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Part IV: Pulling It All Together: Implem... > Printing: What You See Is Not Always...

Chapter 24. Printing: What You See Is Not Always What You Get

No matter how dynamic, engaging, interactive, and just plain cool your Flash site is, some users still want to print the whole darn thing out to read later. Printing HTML pages can be enough of a nightmare, but if you’ve ever tried printing a Flash site using the browser’s print command, you already know that printing a Flash movie can be even worse—at least, that used to be the case. With the latest version of the Flash Player, you have much more control over the print capabilities of a Flash movie. You can use ActionScript to print your Flash movies, which gives you control over the content to be printed, the print area, and more.

In this chapter, you look at some of the choices you need to make when you use the print features in Flash:

  • Flash Player command or ActionScript. Do you want your users to be able to print with the click of a button (or some other ActionScript-triggered event), or do you want to make them work to get their printouts by right-clicking or Control-clicking the movie and choosing the Print command from the Flash Player’s pop-up menu?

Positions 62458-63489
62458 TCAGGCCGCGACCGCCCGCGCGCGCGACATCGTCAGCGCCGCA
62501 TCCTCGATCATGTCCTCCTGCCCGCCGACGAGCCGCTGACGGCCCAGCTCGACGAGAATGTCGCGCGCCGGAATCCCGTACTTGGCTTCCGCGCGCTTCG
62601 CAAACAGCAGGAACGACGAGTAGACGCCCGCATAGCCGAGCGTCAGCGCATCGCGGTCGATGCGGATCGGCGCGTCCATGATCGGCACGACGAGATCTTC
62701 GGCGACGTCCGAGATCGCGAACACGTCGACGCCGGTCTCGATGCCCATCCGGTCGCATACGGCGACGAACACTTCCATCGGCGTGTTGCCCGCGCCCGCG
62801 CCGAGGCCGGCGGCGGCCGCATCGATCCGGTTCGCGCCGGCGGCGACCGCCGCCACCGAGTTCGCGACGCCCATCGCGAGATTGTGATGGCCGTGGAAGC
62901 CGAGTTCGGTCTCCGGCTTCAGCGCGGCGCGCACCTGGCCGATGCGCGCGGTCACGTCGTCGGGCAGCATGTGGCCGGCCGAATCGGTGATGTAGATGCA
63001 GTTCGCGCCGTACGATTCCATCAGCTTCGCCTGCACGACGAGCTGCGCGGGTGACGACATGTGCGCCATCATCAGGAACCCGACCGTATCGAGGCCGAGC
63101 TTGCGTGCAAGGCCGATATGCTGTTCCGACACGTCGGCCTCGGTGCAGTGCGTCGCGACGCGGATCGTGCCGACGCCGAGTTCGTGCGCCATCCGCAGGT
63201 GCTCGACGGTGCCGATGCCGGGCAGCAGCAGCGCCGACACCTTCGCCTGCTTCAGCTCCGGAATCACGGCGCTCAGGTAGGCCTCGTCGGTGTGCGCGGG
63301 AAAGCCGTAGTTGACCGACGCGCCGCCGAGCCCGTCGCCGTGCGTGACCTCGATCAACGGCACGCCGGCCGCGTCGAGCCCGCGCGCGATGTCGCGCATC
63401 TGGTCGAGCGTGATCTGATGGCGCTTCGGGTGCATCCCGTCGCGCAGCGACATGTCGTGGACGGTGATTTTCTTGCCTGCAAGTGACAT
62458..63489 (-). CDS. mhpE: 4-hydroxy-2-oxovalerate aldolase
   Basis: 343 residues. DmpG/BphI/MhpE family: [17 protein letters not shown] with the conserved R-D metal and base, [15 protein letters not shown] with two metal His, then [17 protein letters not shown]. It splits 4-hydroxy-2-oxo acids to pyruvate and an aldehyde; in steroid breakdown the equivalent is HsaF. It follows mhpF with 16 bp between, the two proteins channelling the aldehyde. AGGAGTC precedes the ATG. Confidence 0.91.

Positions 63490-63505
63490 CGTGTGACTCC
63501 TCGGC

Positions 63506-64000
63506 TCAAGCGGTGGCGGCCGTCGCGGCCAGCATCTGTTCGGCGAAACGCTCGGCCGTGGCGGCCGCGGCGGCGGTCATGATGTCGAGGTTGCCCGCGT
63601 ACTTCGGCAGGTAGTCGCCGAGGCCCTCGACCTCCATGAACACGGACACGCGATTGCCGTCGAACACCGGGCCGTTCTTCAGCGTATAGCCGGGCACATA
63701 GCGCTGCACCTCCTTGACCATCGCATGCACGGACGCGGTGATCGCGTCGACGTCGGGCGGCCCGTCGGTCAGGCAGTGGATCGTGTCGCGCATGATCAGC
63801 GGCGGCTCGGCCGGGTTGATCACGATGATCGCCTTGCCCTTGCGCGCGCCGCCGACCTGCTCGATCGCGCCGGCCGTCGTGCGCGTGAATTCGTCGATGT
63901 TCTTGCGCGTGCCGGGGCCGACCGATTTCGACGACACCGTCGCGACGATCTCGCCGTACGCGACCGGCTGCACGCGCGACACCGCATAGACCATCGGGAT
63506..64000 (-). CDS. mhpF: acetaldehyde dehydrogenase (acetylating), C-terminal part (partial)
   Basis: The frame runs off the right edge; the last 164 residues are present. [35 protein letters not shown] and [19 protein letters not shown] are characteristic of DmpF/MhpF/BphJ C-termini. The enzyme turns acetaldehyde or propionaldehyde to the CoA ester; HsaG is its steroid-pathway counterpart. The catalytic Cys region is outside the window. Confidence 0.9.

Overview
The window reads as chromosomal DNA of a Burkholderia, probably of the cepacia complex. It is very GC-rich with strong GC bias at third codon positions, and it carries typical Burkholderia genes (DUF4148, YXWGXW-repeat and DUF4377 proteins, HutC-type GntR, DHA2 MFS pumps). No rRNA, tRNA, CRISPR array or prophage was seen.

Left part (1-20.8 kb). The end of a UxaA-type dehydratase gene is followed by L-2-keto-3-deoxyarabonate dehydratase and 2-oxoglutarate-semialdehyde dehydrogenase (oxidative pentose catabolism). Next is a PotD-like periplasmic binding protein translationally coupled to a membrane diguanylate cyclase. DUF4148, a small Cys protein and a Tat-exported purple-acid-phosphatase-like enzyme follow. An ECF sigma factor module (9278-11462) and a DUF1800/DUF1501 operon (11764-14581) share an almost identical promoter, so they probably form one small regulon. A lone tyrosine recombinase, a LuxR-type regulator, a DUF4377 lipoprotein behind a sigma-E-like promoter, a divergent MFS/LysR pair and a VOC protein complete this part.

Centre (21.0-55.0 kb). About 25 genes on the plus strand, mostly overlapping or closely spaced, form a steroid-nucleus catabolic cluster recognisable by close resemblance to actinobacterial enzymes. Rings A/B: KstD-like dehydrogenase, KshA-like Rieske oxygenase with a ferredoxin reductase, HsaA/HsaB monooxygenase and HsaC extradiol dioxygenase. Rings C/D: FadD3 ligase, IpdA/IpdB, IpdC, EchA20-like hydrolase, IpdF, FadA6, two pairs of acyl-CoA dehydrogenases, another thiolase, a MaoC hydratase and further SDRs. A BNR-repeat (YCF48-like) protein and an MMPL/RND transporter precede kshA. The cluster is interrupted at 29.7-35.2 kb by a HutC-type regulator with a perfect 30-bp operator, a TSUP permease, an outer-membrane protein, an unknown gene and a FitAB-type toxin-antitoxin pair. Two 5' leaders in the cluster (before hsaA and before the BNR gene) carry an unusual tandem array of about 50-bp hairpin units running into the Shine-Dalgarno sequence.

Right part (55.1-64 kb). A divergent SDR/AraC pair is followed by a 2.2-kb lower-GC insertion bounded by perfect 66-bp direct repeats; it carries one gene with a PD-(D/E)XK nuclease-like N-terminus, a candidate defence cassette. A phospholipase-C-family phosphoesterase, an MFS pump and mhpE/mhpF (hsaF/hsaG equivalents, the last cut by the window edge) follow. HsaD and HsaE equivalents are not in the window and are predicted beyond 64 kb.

• Vectors or bitmap. If you go the ActionScript route and use a Print action, you need to decide if you want to print the content as vectors or as a bitmap.

  • Level or movie clip. You need to decide which timeline you want to print using a Print action. You can print the contents of a level or an instance of a movie clip.

  • WYSIWYG or WYSINWYG. You can set up your movie to print as the user sees it on the screen (What you see is what you get, or WYSIWYG). Alternately, you can allow users to print “invisible” content (What you see is not what you get, or WYSINWYG). For example, users can click a small banner or button to print out a letter-sized document full of content.

  • All frames, some frames, or one frame. Which frames do you want to let your users print? You can specify specific frames in the targeted timeline, or you can let Flash print out everything.

  • Movie bounding box, Frame bounding box, or Max bounding box. You have to specify a bounding box for the printed content. This can be the bounding box of the movie (or a specially labeled frame of the movie), the bounding box of each individual printable frame, or a composite bounding box of all the printable frames.



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